In case of having information of the oldest items in stock that are going to expire when not sold, two heuristic approaches can be found in literature, EWA and EWA_{ss}. In this paper, we derive the optimal order quantity as function of the state of inventory where the LIFO-FIFO demand is described by a binomial distribution.
In case of not having age information, the developed S_augmented heuristic performs best, it always meets the service level requirement and has lower costs than the SEW approach and the benchmark EWA approach. The costs and waste in case of partly LIFO demand are slightly higher than those of the EWA_{ss} benchmark. However, the benchmark approaches from literature take the age-distribution of the inventory into account. The STIP approach provides the lowest costs and lowest waste, but in some cases it does not reach the target service level of 0.90, providing an attained SL of 0.89 on one day of the week.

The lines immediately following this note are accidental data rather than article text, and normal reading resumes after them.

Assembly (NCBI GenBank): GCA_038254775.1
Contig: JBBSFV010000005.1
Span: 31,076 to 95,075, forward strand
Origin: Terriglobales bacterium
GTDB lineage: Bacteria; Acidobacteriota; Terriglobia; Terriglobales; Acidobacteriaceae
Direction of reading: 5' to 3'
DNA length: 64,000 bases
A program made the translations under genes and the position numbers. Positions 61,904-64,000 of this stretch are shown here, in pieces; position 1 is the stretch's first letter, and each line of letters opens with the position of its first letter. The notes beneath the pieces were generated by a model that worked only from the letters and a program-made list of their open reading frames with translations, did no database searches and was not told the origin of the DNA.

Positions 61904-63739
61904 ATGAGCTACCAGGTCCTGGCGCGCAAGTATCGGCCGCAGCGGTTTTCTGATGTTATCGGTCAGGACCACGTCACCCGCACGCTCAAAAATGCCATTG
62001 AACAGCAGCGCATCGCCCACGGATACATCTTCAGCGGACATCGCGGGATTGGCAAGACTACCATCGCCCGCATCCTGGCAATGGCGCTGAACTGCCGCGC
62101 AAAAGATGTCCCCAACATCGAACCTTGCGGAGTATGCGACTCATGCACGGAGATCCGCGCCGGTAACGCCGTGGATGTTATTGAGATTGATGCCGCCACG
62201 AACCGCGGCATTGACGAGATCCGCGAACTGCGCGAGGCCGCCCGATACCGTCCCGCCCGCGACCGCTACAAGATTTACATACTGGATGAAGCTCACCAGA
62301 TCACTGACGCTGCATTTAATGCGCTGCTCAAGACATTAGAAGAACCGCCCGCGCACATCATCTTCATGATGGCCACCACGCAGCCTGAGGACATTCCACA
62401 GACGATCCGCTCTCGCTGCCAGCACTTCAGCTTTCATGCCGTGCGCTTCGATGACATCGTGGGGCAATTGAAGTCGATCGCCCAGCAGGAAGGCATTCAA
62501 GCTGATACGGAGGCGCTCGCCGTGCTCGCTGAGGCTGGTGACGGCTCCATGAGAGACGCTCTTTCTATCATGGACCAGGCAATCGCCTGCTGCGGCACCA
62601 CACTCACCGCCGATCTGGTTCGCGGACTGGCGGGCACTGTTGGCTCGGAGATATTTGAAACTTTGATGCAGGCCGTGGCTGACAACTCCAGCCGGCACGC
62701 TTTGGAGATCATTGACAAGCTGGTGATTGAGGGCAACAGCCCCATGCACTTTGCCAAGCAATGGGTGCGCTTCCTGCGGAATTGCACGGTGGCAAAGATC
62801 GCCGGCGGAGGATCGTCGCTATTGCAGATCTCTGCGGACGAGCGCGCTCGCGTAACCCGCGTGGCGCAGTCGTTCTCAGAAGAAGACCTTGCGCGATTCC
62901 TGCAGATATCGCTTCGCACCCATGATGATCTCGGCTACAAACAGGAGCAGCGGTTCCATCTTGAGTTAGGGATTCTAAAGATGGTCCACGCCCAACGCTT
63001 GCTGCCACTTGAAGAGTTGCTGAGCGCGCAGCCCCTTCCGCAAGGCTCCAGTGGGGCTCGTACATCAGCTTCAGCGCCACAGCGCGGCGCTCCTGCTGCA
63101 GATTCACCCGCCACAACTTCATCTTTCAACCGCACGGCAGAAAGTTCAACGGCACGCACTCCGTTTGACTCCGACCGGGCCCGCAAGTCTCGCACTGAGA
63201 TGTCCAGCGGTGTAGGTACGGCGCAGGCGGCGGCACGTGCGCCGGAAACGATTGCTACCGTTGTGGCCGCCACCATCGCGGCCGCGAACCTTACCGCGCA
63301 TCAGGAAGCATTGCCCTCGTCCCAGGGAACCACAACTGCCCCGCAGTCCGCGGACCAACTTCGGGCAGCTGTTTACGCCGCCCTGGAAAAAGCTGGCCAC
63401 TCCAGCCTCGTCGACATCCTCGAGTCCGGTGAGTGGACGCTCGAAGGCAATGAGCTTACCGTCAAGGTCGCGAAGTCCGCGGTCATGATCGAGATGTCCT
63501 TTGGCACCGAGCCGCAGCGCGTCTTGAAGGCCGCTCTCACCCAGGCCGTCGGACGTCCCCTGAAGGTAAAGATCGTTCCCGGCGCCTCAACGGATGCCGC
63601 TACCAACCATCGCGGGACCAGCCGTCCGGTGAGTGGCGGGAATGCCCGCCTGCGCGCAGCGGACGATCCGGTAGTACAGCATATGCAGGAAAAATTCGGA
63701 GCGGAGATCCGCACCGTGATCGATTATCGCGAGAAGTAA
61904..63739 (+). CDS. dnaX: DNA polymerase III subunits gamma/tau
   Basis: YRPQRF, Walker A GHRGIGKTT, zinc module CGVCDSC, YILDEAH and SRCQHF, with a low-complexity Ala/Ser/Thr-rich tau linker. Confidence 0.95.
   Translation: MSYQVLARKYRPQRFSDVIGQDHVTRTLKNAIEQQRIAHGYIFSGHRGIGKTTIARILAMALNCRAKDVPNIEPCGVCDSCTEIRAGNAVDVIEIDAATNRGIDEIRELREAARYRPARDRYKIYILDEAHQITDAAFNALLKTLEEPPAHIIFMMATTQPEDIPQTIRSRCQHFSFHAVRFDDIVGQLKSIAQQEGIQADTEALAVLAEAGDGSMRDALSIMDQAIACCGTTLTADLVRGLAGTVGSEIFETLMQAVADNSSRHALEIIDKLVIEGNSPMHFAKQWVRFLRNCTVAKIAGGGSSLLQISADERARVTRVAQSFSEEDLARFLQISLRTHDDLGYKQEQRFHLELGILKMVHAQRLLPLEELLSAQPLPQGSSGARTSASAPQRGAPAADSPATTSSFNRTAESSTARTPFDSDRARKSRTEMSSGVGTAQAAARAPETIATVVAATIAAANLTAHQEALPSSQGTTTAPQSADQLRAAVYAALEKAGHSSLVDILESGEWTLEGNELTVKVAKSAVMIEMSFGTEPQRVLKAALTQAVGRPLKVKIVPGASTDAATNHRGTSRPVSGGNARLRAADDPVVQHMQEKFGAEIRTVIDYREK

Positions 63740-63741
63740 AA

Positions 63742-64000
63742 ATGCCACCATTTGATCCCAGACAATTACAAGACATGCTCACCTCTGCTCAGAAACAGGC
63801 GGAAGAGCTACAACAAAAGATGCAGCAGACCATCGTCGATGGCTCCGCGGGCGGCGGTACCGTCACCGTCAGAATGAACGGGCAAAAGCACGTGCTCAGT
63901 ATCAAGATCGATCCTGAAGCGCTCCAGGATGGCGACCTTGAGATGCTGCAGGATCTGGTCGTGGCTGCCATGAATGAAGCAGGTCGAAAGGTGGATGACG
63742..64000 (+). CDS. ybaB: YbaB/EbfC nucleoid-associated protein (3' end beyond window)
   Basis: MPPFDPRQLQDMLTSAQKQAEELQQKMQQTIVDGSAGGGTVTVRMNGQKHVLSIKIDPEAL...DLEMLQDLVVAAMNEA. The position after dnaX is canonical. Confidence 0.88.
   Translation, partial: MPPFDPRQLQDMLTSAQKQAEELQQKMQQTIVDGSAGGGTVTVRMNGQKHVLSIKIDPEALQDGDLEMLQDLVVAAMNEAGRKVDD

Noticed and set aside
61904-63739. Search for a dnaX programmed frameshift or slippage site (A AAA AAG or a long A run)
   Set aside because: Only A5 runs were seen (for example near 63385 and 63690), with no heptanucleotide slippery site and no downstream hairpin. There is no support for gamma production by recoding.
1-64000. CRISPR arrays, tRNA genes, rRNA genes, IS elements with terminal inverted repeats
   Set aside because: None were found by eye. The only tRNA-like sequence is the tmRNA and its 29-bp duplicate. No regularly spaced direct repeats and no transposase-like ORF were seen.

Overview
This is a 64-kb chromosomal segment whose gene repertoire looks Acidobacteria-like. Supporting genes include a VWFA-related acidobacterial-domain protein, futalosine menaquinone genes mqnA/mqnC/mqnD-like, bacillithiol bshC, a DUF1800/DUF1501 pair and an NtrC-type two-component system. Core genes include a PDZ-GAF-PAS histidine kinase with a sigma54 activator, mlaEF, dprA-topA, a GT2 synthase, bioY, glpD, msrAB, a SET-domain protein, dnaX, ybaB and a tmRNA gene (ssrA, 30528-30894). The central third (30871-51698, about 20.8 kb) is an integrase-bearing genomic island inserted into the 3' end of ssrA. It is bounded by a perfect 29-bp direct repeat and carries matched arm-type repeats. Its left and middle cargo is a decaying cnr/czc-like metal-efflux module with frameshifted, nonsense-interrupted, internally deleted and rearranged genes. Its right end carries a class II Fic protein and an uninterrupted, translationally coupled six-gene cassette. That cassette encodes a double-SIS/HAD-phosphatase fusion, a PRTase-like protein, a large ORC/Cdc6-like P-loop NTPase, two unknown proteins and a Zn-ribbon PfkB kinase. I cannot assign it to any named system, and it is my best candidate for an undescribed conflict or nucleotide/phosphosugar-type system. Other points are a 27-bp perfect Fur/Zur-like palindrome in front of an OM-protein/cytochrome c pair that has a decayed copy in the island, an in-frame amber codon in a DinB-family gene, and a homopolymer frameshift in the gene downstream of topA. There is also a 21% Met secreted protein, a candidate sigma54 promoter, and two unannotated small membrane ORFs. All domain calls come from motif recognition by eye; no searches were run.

Future research deals with the derivation of heuristics for the practical cases where the shop cannot be delivered on all days of the week. This means that a varying replenishment cycle length has to be taken into account.